E-Living: Life in a Digital Europe, Waves 1-2, 2001-2002

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September 30, 2003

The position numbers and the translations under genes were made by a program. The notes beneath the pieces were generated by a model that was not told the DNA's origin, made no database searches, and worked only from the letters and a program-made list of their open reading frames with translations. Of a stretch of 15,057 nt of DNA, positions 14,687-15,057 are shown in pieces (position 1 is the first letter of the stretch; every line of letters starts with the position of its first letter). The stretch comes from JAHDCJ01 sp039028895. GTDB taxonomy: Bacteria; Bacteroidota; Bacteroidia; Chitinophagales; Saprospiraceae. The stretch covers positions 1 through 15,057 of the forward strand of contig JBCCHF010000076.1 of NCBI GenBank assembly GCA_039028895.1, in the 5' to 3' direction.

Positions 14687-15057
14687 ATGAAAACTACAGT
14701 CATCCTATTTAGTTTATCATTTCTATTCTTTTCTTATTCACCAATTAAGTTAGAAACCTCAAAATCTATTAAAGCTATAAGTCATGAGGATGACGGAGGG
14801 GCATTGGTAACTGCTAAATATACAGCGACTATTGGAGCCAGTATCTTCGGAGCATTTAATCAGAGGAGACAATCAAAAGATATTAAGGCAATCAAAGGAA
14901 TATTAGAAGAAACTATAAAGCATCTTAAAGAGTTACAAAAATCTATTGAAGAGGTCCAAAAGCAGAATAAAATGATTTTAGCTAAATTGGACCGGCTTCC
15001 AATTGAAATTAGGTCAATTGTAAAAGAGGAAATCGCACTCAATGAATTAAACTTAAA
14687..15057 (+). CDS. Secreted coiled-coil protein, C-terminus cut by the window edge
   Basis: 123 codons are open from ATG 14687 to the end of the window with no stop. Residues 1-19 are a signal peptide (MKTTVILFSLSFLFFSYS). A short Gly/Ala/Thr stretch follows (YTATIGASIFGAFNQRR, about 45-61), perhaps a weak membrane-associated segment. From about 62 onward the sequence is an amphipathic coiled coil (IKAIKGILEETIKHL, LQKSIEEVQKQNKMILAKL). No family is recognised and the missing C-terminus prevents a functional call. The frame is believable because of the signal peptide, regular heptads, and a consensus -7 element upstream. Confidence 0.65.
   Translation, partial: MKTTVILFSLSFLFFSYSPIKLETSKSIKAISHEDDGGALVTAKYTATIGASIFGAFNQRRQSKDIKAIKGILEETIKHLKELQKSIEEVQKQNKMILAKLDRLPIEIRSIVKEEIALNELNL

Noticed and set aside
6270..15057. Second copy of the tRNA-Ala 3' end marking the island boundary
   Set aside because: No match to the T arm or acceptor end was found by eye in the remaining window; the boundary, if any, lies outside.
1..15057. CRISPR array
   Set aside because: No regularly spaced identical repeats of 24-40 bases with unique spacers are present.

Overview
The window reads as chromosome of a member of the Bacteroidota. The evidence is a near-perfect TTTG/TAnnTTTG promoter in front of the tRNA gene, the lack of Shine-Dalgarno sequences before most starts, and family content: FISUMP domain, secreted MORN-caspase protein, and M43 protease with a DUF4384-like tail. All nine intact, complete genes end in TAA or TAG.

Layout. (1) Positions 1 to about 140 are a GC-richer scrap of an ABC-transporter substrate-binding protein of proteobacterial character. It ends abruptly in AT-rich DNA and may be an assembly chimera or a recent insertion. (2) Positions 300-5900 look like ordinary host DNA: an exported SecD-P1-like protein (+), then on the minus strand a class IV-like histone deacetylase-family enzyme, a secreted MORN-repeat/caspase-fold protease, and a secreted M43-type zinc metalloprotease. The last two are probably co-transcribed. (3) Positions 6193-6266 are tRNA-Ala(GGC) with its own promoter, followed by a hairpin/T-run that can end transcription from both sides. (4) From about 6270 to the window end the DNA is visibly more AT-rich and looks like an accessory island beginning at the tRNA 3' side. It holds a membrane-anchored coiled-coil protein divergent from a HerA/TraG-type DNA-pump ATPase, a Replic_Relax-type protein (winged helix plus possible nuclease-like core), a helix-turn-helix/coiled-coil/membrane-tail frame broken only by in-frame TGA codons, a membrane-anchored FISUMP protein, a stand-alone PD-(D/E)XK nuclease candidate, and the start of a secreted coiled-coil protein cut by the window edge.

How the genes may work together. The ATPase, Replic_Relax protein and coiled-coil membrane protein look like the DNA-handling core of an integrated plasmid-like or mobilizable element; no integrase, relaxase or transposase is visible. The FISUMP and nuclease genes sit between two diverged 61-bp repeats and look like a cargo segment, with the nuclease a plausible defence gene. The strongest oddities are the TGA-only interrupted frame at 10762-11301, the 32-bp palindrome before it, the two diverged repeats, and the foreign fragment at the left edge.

The most fundamental questions vexing current commercial and public strategists in the information society arena are questions that can only be answered by longitudinal studies that measure the same individuals at different points in time. Whilst cross-sectional surveys tell us about penetration and access, they cannot tell us about the effects that these patterns have on people's lives, nor can they distinguish between gross and net patterns of change. Without longitudinal analysis we simply cannot tell if acquiring internet access leads directly to improvement of life chances, to a reduction in the time spent watching television and/or to an increase in communication with distributed family members. Nor can we tell if the 40% of the EU population who were internet users in 2001 are the same as the 30% who were users in 2000 plus a new 10%, or are actually a completely new group of people due to massive churn rates in internet subscription.



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